What’s Behind our Technologies?
Sorry, I can’t help but keep harping on this topic. I’ll draw your attention to a little article by Marshall Poe called “The Internet Changes Nothing” on the George Mason University History News Network. As CES 2011 has just passed – with its yearly hullabaloo and wild optimism about ‘game changing’ technologies that will alter everything – Poe’s argument that “[t]here was no Internet Revolution and there will be no Internet Revolution.” is refreshing.
Let me, quickly, outline Poe’s argument before telling you what I find so compelling: There’s an urge to talk as if the Internet will change everything for the better (Wikinomics) or the worse (Cult of the Amateur). Despite that it is now 2011, we still speak as if the Internet was a new burgeoning technology. The Internet is now mature, and it’s high time we took a sober look at how much it has actually changed our habits and ways of life. According Poe, it’s the same story in a new guise: “The things we do” on the Internet (as opposed to the TV) “are only different; they are not new”.
Poe explains: “In terms of content, the Internet gives us almost nothing that the much maligned “traditional media” did not. It’s not much of an exaggeration to say that the Internet is a post office, newsstand, video store, shopping mall, game arcade, reference room, record outlet, adult book shop and casino rolled into one. Let’s be honest: that’s amazing. But it’s amazing in the same way a dishwasher is amazing—it enables you to do something you have always done a little easier than before.”
Despite this, a trip to Chapters reveals an endless parade of pop-technology books that tell us otherwise. These books contend that the Internet has engendered a new and transformative way of collaborative thinking that challenges many of our archaic, dogmatic and anti-democratic tendencies. (From reading too many of these books, one might conclude that last week it was Twitter and Facebook which cast out the tyrannical, anti-democratic Tunisian government. The implication is that the revolutionaries risking their necks in vicious street battles are secondary to the democratic power unleashed by new technology. The revolutionaries out on the street used Twitter and Facebook, but was it a ‘Twitter/Facebook revolution’? Or was it a revolution by the people of Tunisia that sometimes utilized Twitter and Facebook?)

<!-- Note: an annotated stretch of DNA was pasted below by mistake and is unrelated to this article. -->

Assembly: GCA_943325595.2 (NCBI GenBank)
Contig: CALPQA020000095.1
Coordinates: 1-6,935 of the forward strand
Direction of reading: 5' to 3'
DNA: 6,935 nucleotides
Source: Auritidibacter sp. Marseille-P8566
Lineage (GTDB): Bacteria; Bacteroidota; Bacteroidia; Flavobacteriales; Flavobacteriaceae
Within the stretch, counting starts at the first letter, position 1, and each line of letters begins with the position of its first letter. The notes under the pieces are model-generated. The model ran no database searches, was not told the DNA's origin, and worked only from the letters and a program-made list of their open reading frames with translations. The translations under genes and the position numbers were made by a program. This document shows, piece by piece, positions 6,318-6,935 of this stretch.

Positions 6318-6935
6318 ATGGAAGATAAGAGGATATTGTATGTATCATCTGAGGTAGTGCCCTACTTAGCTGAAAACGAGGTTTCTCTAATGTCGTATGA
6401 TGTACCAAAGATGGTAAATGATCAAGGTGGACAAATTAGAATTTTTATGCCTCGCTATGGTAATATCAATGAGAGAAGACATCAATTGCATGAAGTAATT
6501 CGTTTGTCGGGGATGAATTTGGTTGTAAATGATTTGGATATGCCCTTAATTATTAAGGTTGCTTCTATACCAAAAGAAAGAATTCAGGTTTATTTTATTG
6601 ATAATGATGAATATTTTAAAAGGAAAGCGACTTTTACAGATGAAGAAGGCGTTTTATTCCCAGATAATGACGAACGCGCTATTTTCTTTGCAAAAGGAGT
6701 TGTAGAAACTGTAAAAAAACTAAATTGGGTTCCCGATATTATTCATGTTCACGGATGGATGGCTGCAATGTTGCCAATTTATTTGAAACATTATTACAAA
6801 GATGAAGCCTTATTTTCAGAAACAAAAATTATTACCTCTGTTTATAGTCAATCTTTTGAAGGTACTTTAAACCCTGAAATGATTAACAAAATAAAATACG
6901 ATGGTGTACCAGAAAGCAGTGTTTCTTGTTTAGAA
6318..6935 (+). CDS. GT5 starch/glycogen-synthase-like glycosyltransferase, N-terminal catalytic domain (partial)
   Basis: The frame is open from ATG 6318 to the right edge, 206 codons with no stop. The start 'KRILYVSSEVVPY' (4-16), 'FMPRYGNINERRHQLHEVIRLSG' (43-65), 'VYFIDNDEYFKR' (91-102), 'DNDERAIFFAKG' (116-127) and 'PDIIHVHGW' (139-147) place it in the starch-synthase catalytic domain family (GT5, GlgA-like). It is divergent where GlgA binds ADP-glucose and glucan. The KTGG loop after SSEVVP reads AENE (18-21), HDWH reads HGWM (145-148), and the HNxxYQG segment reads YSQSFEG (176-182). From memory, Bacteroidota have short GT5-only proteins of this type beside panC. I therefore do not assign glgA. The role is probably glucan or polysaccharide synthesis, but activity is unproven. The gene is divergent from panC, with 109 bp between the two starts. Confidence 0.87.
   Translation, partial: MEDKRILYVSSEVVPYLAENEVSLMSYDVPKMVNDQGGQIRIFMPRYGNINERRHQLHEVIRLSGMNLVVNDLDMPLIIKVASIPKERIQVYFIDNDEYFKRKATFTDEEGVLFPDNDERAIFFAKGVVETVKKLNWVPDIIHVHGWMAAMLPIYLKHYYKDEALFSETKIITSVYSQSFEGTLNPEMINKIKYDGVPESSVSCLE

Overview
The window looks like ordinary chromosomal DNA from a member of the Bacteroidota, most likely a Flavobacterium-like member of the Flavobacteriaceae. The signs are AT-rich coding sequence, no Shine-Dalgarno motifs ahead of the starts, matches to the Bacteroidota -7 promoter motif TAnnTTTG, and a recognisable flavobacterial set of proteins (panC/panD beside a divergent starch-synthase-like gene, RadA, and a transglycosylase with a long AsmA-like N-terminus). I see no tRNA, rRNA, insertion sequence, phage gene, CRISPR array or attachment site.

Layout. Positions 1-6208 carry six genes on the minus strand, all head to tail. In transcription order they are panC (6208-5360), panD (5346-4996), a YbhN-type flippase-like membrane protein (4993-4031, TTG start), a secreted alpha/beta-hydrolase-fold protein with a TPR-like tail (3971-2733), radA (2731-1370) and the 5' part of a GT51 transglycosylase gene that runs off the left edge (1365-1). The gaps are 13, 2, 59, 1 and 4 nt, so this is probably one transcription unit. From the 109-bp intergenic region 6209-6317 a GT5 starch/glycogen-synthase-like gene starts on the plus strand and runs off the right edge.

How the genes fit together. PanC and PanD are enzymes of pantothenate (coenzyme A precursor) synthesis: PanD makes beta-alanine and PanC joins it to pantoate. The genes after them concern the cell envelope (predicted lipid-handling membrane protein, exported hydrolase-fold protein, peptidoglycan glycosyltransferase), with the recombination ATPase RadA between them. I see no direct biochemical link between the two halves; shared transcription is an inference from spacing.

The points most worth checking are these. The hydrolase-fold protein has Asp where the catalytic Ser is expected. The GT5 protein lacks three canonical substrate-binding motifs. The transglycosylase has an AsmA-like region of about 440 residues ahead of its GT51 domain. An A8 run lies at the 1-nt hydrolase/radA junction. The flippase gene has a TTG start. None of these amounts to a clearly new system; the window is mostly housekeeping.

So what substantial changes has the medium of the Internet introduced? As Poe suggests: “The basic institutions of modern society in the developed world—representative democracy, regulated capitalism, the welfare net, cultural liberalism—have not changed much since the introduction of the Internet. The big picture now looks a lot like the big picture then.”
This brings us to what is so interesting in the context of Cybject: We have a tendency to see new media as the agents responsible for social change when, in actuality, they were brought into being by “major historical trends already underway [and] amplified things that we already going on.” This blog has attempted, time and time again, to demonstrate this point. A technology or technique never drops out of the Ether onto planet Earth, but emerges out of a complex socio-historical fabric, and is itself a product of this fabric.
Technology externalizes short, long, or very long term trends. A given tool or technique is our current material or organizational expression of those trends. It is only intelligible against the horizon of its specific, historically contingent, horizon; but it is not explicable simply in relation to that horizon… It has a long historical backstory. The virtual technologies we use today are intelligible only against the demands of our historical predicament. They would have been unintelligible against the religious-social-cultural horizon of the Middle Ages. But, as Heidegger points out, the Gestell exists alongside long term historical changes that the Subject and the Object (World) have undergone. Virtual technologies are our current expression of these changes that the Subject and Object (World) are undergoing.
As Poe puts it: “New media don’t create big-picture trends, big-picture trends create new media.” Media technologies respond to “some big-picture demand”. For example, he regards the Internet not as the product of technical wizardry, but of commercial/advertising and the ordinary workings of advanced capitalism.
I agree with Poe that we ought to look for the message that is driving the media, instead of being caught up in celebrating, or lamenting, what the medium itself is doing to us. (For Poe, the message of the Internet – its reason for being – is “buy something”.) Cybject has tried over and over again to demonstrate the message behind the medium, whether it is asking what technologies of mobility are really about, or what the transhumanists are really after with the Singularity, or what we really mean by “augmenting” our reality.
I’ll conclude by setting you down where we left off, with a quote from an CES themed article about 3-D-TV by Virginia Heffernan in this weeks New York Times Magazine called “What’s in a Dimension?” This is one of the rare articles that considers the “message” behind the technology: Heffernan suggests a historical message behind the urge to consume media that is true to life: “3-D is part of an aesthetic evolution that has included the shift from medieval fixed-point perspective to illusionism in Renaissance painting. This makes sense. Two-dimensional art always needs devices that allow it to more convincingly suggest a third dimension. Why should movies and TV be any different?”